alexa
Reach Us +44-1647-403003
Uterine Compression Suture for Cesarean Hysterectomy: Possible Applications to Conditions other than Atonic Bleeding | OMICS International
ISSN: 2165-7920
Journal of Clinical Case Reports
Make the best use of Scientific Research and information from our 700+ peer reviewed, Open Access Journals that operates with the help of 50,000+ Editorial Board Members and esteemed reviewers and 1000+ Scientific associations in Medical, Clinical, Pharmaceutical, Engineering, Technology and Management Fields.
Meet Inspiring Speakers and Experts at our 3000+ Global Conferenceseries Events with over 600+ Conferences, 1200+ Symposiums and 1200+ Workshops on Medical, Pharma, Engineering, Science, Technology and Business

Uterine Compression Suture for Cesarean Hysterectomy: Possible Applications to Conditions other than Atonic Bleeding

Shigeki Matsubara*, Tomoyuki Kuwata, Takahiro Yoshiba, Rie Usui and Akihide Ohkuchi
Department of Obstetrics and Gynecology, Jichi Medical University, Tochigi, Japan
Corresponding Author : Margarida Shigeki Matsubara
Department of Obstetrics and Gynecology
Jichi Medical University, 3311-1 Yakushiji
Shimotsuke, Tochigi 329-0498, Japan
Tel: +81-285-58-7376
Fax: +81-285-44-850
E-mail: [email protected]
Received February 25, 2014; Accepted March 25, 2014; Published March 27, 2014
Citation: Matsubara S, Kuwata T, Yoshiba T, Usui R, Ohkuchi A (2014) Uterine Compression Suture for Cesarean Hysterectomy: Possible Applications to Conditions other than Atonic Bleeding. J Clin Case Rep S1:002. doi:10.4172/2165-7920.S1-002
Copyright: © 2014 Matsubara S, et al. This is an open-access article distributed under the terms of the Creative Commons Attribution License, which permits unrestricted use, distribution, and reproduction in any medium, provided theoriginal author and source are credited.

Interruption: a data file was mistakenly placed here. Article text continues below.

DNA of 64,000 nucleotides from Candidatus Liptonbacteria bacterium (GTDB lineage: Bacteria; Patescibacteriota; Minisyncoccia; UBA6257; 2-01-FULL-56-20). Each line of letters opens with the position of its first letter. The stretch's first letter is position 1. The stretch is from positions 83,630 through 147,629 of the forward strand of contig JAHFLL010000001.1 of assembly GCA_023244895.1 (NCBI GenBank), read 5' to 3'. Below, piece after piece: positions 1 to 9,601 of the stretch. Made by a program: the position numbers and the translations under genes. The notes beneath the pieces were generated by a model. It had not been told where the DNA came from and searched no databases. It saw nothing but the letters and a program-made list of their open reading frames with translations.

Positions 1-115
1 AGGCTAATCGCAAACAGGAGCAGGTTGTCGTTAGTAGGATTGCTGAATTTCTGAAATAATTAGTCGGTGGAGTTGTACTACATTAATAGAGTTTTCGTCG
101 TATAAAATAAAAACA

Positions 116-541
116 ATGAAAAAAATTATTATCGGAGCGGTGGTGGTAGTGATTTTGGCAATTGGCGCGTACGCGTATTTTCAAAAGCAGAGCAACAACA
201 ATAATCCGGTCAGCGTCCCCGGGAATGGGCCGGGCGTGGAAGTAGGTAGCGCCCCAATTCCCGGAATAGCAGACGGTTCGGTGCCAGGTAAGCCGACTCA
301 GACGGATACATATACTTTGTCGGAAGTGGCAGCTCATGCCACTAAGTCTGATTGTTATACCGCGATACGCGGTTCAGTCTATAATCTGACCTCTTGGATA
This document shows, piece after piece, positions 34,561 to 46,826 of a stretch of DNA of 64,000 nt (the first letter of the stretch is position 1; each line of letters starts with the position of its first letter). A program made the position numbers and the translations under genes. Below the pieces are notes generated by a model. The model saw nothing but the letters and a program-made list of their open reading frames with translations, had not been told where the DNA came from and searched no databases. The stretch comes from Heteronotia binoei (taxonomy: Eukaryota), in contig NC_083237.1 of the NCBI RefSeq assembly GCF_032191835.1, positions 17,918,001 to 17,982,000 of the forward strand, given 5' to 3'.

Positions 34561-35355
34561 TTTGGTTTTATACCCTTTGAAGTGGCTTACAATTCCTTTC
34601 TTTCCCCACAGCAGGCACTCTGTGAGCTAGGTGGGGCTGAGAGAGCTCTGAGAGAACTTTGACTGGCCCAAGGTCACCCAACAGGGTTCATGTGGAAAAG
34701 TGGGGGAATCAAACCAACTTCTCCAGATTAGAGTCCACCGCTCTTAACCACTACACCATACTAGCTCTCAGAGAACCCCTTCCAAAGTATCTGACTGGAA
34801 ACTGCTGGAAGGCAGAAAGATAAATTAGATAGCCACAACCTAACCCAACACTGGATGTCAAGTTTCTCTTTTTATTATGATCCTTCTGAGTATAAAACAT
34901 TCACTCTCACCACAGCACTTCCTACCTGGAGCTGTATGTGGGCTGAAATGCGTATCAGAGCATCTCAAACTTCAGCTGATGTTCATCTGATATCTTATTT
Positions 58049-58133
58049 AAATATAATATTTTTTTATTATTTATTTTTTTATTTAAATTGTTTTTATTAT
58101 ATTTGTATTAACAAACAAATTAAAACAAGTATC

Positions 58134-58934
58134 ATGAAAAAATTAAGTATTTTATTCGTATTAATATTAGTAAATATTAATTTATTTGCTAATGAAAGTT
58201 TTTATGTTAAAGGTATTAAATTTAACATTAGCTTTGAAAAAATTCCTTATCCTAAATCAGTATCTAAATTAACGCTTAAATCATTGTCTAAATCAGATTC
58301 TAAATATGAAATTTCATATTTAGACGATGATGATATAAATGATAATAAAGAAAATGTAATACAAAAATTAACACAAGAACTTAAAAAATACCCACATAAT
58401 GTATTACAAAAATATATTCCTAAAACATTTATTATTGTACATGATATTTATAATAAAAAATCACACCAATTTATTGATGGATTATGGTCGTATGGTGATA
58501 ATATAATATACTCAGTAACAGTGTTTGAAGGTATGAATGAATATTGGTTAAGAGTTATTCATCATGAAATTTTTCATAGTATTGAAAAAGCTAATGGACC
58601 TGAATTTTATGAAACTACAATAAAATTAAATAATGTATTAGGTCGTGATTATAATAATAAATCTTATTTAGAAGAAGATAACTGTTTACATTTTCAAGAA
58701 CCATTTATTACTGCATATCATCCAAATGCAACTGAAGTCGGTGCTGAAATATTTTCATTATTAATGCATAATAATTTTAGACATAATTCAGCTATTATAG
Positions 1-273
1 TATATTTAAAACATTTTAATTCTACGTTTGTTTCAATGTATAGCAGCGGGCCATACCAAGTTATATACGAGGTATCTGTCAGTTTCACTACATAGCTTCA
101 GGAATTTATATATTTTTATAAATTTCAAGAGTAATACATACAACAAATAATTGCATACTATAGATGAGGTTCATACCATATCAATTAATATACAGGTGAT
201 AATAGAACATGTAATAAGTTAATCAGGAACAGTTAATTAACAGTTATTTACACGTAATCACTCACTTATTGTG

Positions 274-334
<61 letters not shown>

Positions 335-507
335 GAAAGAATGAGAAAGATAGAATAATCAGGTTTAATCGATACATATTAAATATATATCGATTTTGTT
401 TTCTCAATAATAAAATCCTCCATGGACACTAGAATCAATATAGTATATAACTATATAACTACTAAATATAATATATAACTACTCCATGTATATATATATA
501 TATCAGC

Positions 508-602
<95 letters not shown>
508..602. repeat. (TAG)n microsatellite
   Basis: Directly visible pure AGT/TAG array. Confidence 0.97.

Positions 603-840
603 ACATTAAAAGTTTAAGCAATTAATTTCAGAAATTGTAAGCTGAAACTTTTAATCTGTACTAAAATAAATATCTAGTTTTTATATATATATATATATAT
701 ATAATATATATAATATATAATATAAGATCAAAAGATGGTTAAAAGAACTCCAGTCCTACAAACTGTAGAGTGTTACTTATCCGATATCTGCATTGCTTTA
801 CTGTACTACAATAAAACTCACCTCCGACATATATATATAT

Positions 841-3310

Visit for more related articles at Journal of Clinical Case Reports

Abstract

Uterine compression suture (UCS) has become widely acknowledged as an effective measure to achievehemostasis mainly for atonic bleeding. We described a case in whom UCS was effective in performing cesarean hysterectomy. A 28-year-old woman after term planned CS due to placenta previa had severe postpartum hemorrhage. Unresponsive to uterotonics, UCS was performed, which did not achieve hemostasis, with bleeding amount of 7000 mL. Peripartum (cesarean) hysterectomy was performed without any difficulty. UCS compressed the uterus or at least prevented the uterine cavity from filling with a large amount of blood. This reduced the amount of bleeding during the surgery. UCS may also be useful for other conditions such as prophylaxis of uterine re-inversion or prophylaxis of bleeding after perimortem cesarean section. Thus, UCS may be more widely applicable than previously considered.

Keywords
Cesarean hysterectomy; Postpartum hemorrhage; Perimortem cesarean section; Peripartum hysterectomy; Uterine compression suture
Abbreviations
UCS: Uterine Compression Suture; MY suture: Matsubara-Yano Suture
Introduction
Postpartum hemorrhage is still a life-threatening condition in both developed and developing countries and many treatment protocols have been proposed. The final treatment is still hysterectomy.
Since the introduction of B-lynch [1], various Uterine Compression Sutures (UCS) have been reported [2]. We also described a novel UCS, Matsubara-Yano (MY) suture [2,3]. Thus, UCS have been widely acknowledged as a possible “second-line treatment of postpartum hemorrhage” [4]. UCS compresses the uterus, and thus UCS have been considered an effective measure to achieve hemostasis in postpartum hemorrhage mainly due to atonic bleeding.